This past Wednesday the Freedom from Religion Foundation filed a federal lawsuit against IRS Commissioner Douglas Shulman for allowing churches to endorse candidates while remaining tax exempt. According to the FFRF, this “constitutes preferential treatment to churches and religious organizations that is not provided to other tax-exempt organizations.” Regardless of the outcome, the church-state watchdog is quite right about one thing: churches have been electioneering, and they’ve been doing it for quite some time.
Church in the Valley urged its members to “VOTE FOR THE MORMON, NOT THE MUSLIM! THE CAPITALIST, NOT THE COMMUNIST!”; Ridgway Christian Center in Colorado instructed its to “Honor God! Love Your Country! VOTE REPUBLICAN!”; while church bulletins of St. Catherine of Siena in New York included a pro-Romney message from former U.S. ambassadors to the Vatican. The 1500 congregations supporting Pulpit Freedom Sunday, which included Black churches, endorsed an array of local, state, and federal candidates. And they’ll continue to do so.
“It’s their prerogative, it’s their opinion, it’s their church,” observed a resident of the Texas town where Church in the Valley is located. True. But the law requires that, in return for public subsidies—tax exemptions and tax-deductibility for donations—all congregations like all other charities agree to public regulation of their electoral (and lobbying) activities. While some congregations consider it a violation of their religious freedom, it’s a constitutional exchange, according to case law. Moreover, as the Tenth Circuit Court ruled in the 1972 Christian Echoes National Ministry, Inc. v. United States, which addressed lobbying by faith-based organizations, tax subsidies are “a privilege, a matter of [governmental] grace rather than right…”
As these churches refuse to quit electioneering, and since the IRS has failed to strip them of their tax-exempt privilege, the FFRF suit seems quite appropriate. But what if there’s another way to deal with this issue…a way for congregations to endorse candidates—but in a constitutional way? It turns out there is one: give congregations the option to change their tax status, from charitable 501(c)(3) to social welfare 501(c)(4) organization.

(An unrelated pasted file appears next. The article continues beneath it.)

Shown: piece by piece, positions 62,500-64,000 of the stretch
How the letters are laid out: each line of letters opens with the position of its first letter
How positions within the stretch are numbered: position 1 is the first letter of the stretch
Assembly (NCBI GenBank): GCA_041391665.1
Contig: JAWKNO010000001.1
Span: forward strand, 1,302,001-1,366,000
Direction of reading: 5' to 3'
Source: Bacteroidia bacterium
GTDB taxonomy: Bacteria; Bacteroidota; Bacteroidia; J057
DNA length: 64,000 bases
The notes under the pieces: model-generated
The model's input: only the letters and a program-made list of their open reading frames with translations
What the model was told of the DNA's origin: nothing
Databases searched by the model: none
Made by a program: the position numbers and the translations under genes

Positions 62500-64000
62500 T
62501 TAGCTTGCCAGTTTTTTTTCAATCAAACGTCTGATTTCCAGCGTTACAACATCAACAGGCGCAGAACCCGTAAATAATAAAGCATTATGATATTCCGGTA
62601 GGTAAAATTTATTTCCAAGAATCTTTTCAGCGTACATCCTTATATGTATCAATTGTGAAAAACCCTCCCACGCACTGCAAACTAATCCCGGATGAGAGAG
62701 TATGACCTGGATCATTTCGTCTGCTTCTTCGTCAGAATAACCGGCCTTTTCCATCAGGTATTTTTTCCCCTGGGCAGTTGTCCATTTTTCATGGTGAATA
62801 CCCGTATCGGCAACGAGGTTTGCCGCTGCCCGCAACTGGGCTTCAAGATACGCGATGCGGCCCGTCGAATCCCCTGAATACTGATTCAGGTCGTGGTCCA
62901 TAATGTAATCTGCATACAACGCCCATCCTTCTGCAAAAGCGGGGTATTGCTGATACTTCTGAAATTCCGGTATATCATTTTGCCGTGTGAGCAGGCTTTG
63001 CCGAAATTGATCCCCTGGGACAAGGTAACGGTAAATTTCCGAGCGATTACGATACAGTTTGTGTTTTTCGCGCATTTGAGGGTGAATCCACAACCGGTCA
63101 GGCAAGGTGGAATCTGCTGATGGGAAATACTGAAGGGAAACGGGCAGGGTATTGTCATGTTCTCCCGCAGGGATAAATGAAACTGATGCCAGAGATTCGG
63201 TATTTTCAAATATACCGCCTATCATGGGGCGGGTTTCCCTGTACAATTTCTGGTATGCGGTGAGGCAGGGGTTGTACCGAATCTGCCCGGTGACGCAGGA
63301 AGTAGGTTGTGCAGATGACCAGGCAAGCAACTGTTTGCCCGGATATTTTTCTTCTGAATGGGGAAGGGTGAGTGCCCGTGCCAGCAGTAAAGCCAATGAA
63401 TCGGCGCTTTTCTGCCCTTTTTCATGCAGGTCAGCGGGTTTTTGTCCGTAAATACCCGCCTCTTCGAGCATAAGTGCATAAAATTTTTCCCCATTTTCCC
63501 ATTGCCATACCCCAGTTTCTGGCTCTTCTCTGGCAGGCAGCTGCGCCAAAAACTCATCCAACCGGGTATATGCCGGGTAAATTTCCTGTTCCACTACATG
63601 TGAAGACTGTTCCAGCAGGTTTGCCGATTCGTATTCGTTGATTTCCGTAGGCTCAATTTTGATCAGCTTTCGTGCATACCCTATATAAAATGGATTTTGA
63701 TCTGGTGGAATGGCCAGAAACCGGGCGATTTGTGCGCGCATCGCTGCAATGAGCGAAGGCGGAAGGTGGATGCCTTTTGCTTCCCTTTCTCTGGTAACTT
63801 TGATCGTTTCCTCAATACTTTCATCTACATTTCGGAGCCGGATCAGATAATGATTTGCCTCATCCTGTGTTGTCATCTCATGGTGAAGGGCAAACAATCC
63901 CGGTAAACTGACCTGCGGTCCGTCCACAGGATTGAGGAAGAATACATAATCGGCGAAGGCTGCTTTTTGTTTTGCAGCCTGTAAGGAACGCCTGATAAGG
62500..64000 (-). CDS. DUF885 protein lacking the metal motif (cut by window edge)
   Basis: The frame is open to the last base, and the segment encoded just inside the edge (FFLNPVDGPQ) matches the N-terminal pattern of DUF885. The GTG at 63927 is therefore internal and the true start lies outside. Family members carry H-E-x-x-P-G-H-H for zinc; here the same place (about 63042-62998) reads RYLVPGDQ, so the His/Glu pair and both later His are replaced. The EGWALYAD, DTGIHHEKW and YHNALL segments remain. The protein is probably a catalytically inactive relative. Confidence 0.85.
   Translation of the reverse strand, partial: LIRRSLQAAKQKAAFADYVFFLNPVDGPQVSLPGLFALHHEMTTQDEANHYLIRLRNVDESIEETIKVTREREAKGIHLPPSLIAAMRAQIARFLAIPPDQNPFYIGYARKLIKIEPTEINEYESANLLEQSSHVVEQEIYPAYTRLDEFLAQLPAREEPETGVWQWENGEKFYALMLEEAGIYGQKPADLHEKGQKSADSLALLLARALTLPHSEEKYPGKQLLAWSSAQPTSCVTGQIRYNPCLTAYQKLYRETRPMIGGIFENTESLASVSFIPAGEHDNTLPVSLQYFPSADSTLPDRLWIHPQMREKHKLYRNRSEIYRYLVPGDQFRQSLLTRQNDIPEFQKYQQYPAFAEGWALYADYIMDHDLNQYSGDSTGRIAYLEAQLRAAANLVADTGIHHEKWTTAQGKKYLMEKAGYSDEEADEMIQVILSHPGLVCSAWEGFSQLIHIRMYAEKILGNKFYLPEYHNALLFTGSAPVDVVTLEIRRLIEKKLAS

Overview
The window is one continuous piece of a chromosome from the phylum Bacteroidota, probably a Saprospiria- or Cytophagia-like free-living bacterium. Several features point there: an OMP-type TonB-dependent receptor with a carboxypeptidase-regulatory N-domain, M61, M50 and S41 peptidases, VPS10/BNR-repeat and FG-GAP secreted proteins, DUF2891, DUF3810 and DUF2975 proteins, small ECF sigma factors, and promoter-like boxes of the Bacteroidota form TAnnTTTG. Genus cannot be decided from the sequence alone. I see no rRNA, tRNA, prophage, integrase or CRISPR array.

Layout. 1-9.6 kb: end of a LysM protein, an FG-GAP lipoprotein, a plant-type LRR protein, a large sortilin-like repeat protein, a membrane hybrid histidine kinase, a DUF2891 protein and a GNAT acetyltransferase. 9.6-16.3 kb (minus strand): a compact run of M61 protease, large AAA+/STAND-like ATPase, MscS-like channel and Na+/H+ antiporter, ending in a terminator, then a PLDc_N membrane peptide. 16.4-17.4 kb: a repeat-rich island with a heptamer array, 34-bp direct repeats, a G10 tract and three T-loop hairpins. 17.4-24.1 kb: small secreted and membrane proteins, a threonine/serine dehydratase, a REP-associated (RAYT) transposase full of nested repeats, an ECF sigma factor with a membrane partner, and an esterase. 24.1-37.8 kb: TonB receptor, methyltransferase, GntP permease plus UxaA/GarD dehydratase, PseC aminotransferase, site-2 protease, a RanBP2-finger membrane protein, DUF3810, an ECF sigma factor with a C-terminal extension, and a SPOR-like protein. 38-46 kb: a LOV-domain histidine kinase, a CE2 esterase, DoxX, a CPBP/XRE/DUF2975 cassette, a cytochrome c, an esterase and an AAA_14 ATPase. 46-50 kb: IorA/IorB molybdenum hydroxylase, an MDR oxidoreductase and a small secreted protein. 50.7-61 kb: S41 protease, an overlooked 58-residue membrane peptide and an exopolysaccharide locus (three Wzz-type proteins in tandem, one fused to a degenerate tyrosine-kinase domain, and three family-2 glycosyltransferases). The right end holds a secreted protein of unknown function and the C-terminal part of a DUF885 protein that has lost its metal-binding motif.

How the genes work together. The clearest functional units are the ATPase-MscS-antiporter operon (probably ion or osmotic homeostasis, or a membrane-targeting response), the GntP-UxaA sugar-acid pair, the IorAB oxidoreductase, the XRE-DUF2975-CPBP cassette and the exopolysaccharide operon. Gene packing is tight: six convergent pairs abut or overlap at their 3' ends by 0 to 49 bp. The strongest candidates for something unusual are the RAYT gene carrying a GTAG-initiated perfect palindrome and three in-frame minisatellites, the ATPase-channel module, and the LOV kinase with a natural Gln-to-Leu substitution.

After all, Congress permits social welfare organizations to endorse candidates and keep their tax exemptions, if they can show electioneering isn’t their primary activity. As long as electioneering didn’t become the primary activity of congregations as social welfare organizations, their clergy could freely endorse candidates and keep the amazing grace of a government subsidy.
Before 1954 the political activities of congregations, save for lobbying, were unregulated. Despite tax-exempt status, tax-deductible contributions, and the freedom to electioneer, congregations didn’t become political machines. Since then, however, for reasons unrelated to congregation-based electioneering, Congress has circumscribed electoral engagement by all charities. It prohibits them from “directly or indirectly participating in, or intervening in, any political campaign on behalf of (or in opposition to) any candidate for elective public office.” Oddly, it lets them support or oppose candidates for appointive office, including positions that may influence elections and their results (e.g., the Supreme Court).
Of course, congregations desiring more electoral action already may create social welfare organizations. But there’s no incentive for them to do it; individual donations to 501(c)(4)s and transfers of funds from congregations to them aren’t tax-deductible. That’s partly why groups like Alliance Defending Freedom want congregations to remain 501(c)(3)s, preserving tax-deductible contributions to subsidize congregational electioneering. Yet, if the free exercise of religion requires electioneering, as ADF and others claim, congregations should willingly render back tax-deductibility to the government.
Might the loss of tax deductions for contributions to congregations reduce funding for religious worship and constrain social ministries? Perhaps. Giving to congregations and other charities, however, is an obligatory exercise of faith, and not just for Christians. I expect that God will make a way somehow for congregations that choose to electioneer. Fortunately, religious adherents are among the most charitable and reliable of American givers, and they mainly give to religious nonprofits. Congregations as social welfare organizations would endure as long as members and visitors have reasons to continue to tithe and donate to them.
Congregations, however, should have the choice to redesignate as social welfare organizations. After all, as scholarship on the political behavior of congregations shows, the majority of congregations don’t electioneer. For instance, Mark Chaves’ Congregations in America reports that the average congregation doesn’t let candidates address their worshippers, doesn’t register voters, and doesn’t distribute voter guides. Since the electioneering ban isn’t a problem for the majority of congregations they should keep their conventional status as charitable. For others, allow them to change their status.